As the Orange walked off the court for the last time this weekend following a straight-sets defeat to Colorado, head coach Leonid Yelin emphasized the learning process with his young team.“It’s just a learning process,” Yelin said. “Very painful for everyone. There are just no other ways to be better other than learning.”The Orange’s youth showed this weekend in the Candlewood Suites Invitational as it lost three of the four matches in the tournament. Syracuse (1-5) lost to Stony Brook (3-4) 3-2 and beat Rutgers (3-4) 3-2 on Friday, and lost to Oakland (4-3) 3-1 and Colorado (5-1) 3-0 on Saturday.Yelin said he wants to see his players improving each match. He cited the lack of effort on improvement in his surprising decision to sit the second-leading point scorer on the team, Silvi Uattara, in the last match in the tournament against Colorado.Uattara also played significantly less than she usually does in the match against Rutgers on Friday.AdvertisementThis is placeholder text“I’m happy with some players who are improving, who are learning from mistakes.” Yelin said. “As you saw it, Silvi didn’t play today because I said, ‘If you’re not learning from your mistakes it doesn’t even matter how strong you are.’”In the match against Colorado that the Orange played without Uattara, several of the players were happy with the way the team played, even though it was the only match they played all weekend in which they failed to win a set.“We had a lot of energy,” freshman setter Erica Handley, who led the team with 35 assists against Colorado, said. “It was our most positive attitude I think on the court. We weren’t as tense as we normally are. We were just playing our game, just doing the best of our capabilities.”The Orange came very close to stealing the first set from the Buffaloes, as a kill from sophomore Gosia Wlaszczuk brought the set to 24-22 Colorado. But that would be as close as SU would get. Colorado closed out the next point.The Orange fought hard for the rest of the match. Leading scorer Nicolette Serratore brought the Orange within 23-19 on a strong kill, but Colorado won the next two points and took the third set 25-20.Yelin believes playing teams like Colorado can only help his young team learn.“When you lose to a team who you know (is ranked) much higher, it never hurts you,” Yelin said. “You’re not losing confidence. You’re losing confidence if you lose to a team you know you’re better than.”By the end of the weekend, Syracuse was playing lethargic. Four games in two days had clearly taken a toll, but Wlaszczuk doesn’t look to that as an excuse.“Tired is not excuse. Everyone is tired in this tournament,” Wlaszczuk said. “I would not say we played bad because we are tired. They also played two games yesterday. We just cannot play the way we are practicing I don’t know why.”After a 1-5 start to the season, Yelin emphasized correcting the errors the team is making, but also strengthening the areas they are having success in. SU’s five-set loss early in the day to Stony Brook served as the “learning lesson” Yelin hoped it would be and Syracuse turned around to beat Rutgers.“Most of the time, we are trying to show them what they did good,” Yelin said. “Now, you have to figure out why you did this, why it was clicking in this situation, and not that situation.” Comments Published on September 9, 2013 at 12:44 am Contact Ryan: [email protected] Facebook Twitter Google+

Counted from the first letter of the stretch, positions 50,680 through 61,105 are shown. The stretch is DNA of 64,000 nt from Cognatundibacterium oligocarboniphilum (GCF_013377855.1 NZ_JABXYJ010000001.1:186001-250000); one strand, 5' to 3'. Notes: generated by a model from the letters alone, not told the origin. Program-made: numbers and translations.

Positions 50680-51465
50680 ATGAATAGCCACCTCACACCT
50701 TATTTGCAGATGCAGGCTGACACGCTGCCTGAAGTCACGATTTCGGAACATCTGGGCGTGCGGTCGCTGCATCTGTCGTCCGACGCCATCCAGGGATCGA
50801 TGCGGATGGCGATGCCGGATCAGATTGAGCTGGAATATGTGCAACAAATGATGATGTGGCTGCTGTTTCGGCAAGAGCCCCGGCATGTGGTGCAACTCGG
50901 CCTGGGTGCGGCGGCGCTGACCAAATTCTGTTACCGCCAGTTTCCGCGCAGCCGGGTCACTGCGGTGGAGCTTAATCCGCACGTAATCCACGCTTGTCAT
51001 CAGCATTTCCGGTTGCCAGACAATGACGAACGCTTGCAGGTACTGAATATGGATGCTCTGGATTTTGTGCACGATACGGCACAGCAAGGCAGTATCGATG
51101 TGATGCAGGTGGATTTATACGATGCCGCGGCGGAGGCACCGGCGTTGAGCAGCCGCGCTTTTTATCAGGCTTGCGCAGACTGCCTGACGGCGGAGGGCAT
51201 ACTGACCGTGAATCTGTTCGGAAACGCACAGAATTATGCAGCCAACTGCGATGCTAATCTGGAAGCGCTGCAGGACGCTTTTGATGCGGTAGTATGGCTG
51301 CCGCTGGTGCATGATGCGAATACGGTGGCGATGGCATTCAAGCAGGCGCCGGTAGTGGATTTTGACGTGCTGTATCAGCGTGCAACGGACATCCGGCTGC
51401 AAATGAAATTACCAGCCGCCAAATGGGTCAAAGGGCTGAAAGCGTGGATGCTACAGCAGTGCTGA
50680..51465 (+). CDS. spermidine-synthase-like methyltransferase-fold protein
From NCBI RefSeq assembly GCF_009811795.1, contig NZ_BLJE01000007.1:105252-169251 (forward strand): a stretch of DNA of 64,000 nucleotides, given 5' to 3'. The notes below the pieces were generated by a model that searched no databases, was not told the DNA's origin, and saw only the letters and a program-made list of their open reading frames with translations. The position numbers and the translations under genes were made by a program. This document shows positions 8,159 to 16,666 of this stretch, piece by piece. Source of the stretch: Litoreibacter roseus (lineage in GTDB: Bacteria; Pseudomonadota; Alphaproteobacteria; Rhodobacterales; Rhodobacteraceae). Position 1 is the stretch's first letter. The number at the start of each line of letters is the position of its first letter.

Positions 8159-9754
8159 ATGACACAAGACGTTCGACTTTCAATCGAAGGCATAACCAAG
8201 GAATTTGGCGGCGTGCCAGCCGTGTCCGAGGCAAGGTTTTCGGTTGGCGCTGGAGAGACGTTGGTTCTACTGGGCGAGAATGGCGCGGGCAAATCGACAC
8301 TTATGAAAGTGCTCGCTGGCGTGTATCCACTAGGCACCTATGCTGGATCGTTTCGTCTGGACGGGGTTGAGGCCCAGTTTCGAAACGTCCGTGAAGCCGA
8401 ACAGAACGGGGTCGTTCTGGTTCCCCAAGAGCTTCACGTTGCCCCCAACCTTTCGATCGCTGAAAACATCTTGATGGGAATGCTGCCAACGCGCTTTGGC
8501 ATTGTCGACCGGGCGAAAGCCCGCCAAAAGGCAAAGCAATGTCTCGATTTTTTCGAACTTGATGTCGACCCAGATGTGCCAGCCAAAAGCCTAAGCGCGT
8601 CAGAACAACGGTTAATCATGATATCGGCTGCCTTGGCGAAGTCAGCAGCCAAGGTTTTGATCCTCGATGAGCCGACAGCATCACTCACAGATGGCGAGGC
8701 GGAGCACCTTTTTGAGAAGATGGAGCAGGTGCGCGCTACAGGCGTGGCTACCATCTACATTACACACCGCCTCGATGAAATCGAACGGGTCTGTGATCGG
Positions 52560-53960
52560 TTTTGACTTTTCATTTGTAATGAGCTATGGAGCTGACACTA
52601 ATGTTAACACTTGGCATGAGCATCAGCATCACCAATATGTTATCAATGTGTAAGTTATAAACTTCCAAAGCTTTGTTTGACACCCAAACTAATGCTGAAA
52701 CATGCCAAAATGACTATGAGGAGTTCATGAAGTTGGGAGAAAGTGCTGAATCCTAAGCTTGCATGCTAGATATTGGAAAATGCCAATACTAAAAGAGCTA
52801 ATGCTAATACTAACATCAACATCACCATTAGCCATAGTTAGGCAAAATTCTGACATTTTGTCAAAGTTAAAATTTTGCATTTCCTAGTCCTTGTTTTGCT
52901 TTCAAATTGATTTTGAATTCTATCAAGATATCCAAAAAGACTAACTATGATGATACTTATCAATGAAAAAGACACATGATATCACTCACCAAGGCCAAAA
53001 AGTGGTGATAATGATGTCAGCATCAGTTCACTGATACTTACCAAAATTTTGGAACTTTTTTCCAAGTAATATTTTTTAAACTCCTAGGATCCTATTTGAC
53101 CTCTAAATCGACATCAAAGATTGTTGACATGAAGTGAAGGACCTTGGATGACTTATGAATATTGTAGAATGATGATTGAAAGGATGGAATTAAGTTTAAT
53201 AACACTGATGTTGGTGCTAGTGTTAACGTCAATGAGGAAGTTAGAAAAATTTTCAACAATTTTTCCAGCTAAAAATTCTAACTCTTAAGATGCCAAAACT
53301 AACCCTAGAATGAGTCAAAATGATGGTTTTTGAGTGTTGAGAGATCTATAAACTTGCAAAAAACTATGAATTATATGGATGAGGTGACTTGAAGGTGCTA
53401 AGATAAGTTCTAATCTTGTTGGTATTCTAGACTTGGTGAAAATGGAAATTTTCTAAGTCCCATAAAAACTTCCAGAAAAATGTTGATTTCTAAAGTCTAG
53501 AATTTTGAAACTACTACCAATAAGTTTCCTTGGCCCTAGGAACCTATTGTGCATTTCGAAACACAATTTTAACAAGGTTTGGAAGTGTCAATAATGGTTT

Ten (10) of the twenty-two (22) HOPE Interns assigned to the Ministry of Justice under the Government of Jamaica’s Housing, Opportunity, Production and Employment (HOPE) Programme will no longer be considered “unattached youth”, as they have been offered permanent positions of employment by the Ministry of Justice.Speaking at a Press Briefing held at the Ministry’s headquarters on October 11, Permanent Secretary in the Ministry of Justice Mrs. Carol Palmer highlighted the Ministry’s efforts to sustain the HOPE of the young people assigned to the Ministry, as the Ministry remains committed to extending the mentorship and development of its assigned Interns beyond the internship period which would have ended in October.During the Second Quarter of this Fiscal Year, all 22 interns were consulted individually to discuss their goals and their needs. Ten (10) of the interns who have the required qualifications will be employed to entry level positions at the Ministry of Justice. Those interns without qualifications will continue their internship and will be provided with the necessary support to gain qualifications which will assist them in gaining meaningful employment.In a bid to expose the interns to educational and other training opportunities, the Ministry organized a tour of some institutions including the Caribbean Maritime University (CMU) and the University of the Commonwealth Caribbean (UCC), and is currently discussing a partnership with UCC for all interns to be enrolled either in the Diploma Programme or Degree Programme. The interns will also be engaged in sensitization sessions on Human Trafficking, Restorative Justice, family planning and drug abuse before the Programme comes to an end.The Ministry originally received 28 interns, but six interns have since left the Programme for various reasons, including one intern who left to pursue a Law Degree at the University of the West Indies. PS Palmer revealed that this intern is receiving support from the Ministry for his personal welfare, and that the Ministry will continue to seek out ways to see him through to the completion of his degree.The HOPE Programme was launched by Prime Minister The Hon. Andrew Holness in May 2017 with the aim of providing an avenue for the development of fully rounded young persons in the 18-24 age group who were not engaged meaningfully, not in school, employed or in training, but simply existing and often described as unattached or at risk.